Earth Day is coming up on April 22, and even the NFL can do its part to reduce its carbon footprint.
I mean, just look at the divisions. Why must the Patriots travel all the way down to Miami every year when there are over twenty teams closer? Talk about waste…
The Eagles, Giants, and Redskins are all cozy and close, but who decided to throw the Cowboys into the East?
Let’s look at the facts. Dallas isn’t in the east. Indianapolis isn’t in the south. This is not how Mother Nature intended. In the name of conservation, preservation, and environmentalism, I’ve come up with a solution!
Let’s realign the divisions. Not willy-nilly but with an eye towards protecting our environment. There’s no need for the Chiefs’ 1,500-mile annual commute to Oakland. Kansas City certainly isn’t in the west of the United States. This isn’t the age of American pioneers. We can do better.
By my calculation, the NFL could save over 165,000 gallons in jet fuel each season by realigning the divisions.
The current divisions are a legacy of the NFL-AFL merger of 1970 and while we have seen the NFL climate change over the last half-century, the warning signs have been evident and growing stronger. We cannot afford to let this problem get any worse. It is time to decommission the old and open the new clean divisions. Sustainability is all about leaving a better future for the next generation. We must act now!
Below are the geographically optimal divisions – in order to minimize overall divisional travel.
- Southwest Division – ARI, DAL, DEN, SD
- Pacific Division – LA, OAK, SF, SEA
- South Division – ATL, HOU, NO, TEN
- Heartland Division – CHI, GB, KC, MIN
- Southeast Division – CAR, JAX, MIA, TB
- Northeast Division – BUF, NYG, NYJ, NE
- Atlantic Division – BAL, PHI, PIT, WAS
- Midwest Division – CIN, CLE, DET, IND
By realigning the divisions geographically, we put teams back in their ecological niche with local rivalries. The Raiders have only played the 49ers five times since they moved to Oakland. The Jets have played the Giants only twice in the last ten years – and they share a stadium.
- Unfortunately, no recycling. None of the divisions stayed the same.
- But we do have hybrids. The Pacific, Northeast, and Heartland Divisions all run on three teams from the old, clunky divisions.
- Sometimes the planet is out of equilibrium despite our best efforts. Three of the Heartland Division teams had double-digit win totals in 2015.
- The Super Bowl is a renewable resource. The Northeast Division (Patriots, Giants) and Atlantic Division (Ravens, Steelers) account for ten of the last sixteen Super Bowl titles.
For anyone interested, I layout the NFL minimal travel problem below.
By Dana Fesjian
In the last two weeks of the Buffalo Bills season I have cried, hollered, cheered, pouted, and smiled. The Bills have had such a tumultuous end to 2014 – it is just very emotional. Bottom line, they lost a lot: an owner, a head coach, a quarterback, a game against the 2-12 Raiders, and a chance at a playoff spot.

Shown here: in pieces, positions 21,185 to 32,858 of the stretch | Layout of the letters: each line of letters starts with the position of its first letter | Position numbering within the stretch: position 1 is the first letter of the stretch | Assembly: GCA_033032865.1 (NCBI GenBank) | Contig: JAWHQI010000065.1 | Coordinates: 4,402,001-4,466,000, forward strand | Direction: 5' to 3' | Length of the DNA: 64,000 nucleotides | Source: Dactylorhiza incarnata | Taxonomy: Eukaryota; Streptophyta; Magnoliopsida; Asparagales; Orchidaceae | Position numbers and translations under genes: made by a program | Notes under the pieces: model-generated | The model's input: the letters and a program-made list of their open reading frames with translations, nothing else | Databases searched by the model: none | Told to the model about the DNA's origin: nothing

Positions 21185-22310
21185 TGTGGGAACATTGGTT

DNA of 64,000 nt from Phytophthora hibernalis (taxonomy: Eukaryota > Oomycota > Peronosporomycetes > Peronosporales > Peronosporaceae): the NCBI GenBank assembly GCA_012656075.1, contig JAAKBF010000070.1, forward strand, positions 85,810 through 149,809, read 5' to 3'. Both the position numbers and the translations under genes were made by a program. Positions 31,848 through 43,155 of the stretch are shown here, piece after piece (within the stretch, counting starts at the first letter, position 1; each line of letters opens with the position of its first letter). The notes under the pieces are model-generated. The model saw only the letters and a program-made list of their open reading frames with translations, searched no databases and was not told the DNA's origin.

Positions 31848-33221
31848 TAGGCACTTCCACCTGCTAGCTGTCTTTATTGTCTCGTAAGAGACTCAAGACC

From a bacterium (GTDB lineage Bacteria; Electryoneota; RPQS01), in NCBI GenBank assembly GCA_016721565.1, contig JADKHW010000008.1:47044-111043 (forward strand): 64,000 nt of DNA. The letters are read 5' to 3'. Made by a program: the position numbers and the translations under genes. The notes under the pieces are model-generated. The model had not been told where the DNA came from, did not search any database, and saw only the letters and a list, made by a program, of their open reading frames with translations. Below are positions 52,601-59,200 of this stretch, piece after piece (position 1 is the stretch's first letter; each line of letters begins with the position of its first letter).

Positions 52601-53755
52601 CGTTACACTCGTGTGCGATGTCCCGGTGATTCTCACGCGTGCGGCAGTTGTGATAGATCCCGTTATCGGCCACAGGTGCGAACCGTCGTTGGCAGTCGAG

But there is one thing they haven’t lost: their fans. I am more happy and excited about the Bills than ever before. Seeing their first winning season since I became a die-hard Bills fan is exciting. Considering the challenges the Bills faced as a team this year, this is an unbelievable feat. So here is my year in review.
The Saga Begins
Let’s commence with that tragic July 2nd when I got that Bills app update that Kiko Alonso hurt his knee. My first thought was just “no.” When I found out he tore his ACL, I was speechless. Could you have imagined how powerful the defensive line would have been with both Kiko and the Brandon Spikes?
Then came the disappointing preseason with three straight losses going into the regular season, and I expected another 6-10 season or worse. The next few weeks came as a nice surprise though- two wins with EJ! But the two losses afterwards led them to put KO in. He did well, but we lost Fred Jackson and CJ Spiller to injuries in the process.
The Saga Continues
After the bye week, we had two disappointing losses in games the Bills should have won. And then there came another obstacle they had to go through: Mother Nature. Buffalo got about 8 feet of snow and I got a ScoreCenter update asking me to call a number to come shovel Ralph Wilson Stadium (aka THE best invitation ever). Then the Bills beat the Jets 38-3 as if there had never been a snowstorm in the first place.
CJ returned against Oakland and, with the way Sammy had been playing all season, I was ready for the playoff push to keep going. After that game there was an afternoon of tears. The Bills lost to the Raiders 26-24. They almost made a comeback, but the Oakland defense was just too good that Sunday. Playoff chances were gone, but my hope was definitely not.
The main things that kept me devoted to the 2014 season were Sammy Watkins, Dan Carpenter, and the defensive line. The All-Pro duo and the defensive line were stellar this year and Dan Carpenter got a career high 34 field goals and set the Buffalo Bills record. Sammy was just Sammy and set some rookie records all across the board.
I have a lot to be upset about because the Bills didn’t make it into the playoffs, but I am also so happy with this Bills season. The Bills will keep improving even without Doug Marrone and KO because Doug Marrone was not the defensive coordinator and KO could have been better.
I see great things in store for 2015 and we shall see if Rex Ryan does become the new head coach. Boy, will I have a lot of things to say about that.
by: Dana Fesjian
And we are back. After six weeks of emotional ups and downs, the Bills have reached their first eight-win season in ten years, thanks to a Week 15 upset over the Packers. How long ago was that last eight-win season? Well, for starters, Sammy Watkins was 11 years old in 2004. Fred Jackson was earning $200 a week playing indoor football for the Sioux City (Iowa) Bandits. Usher and Outkast topped the Billboard Hot 100.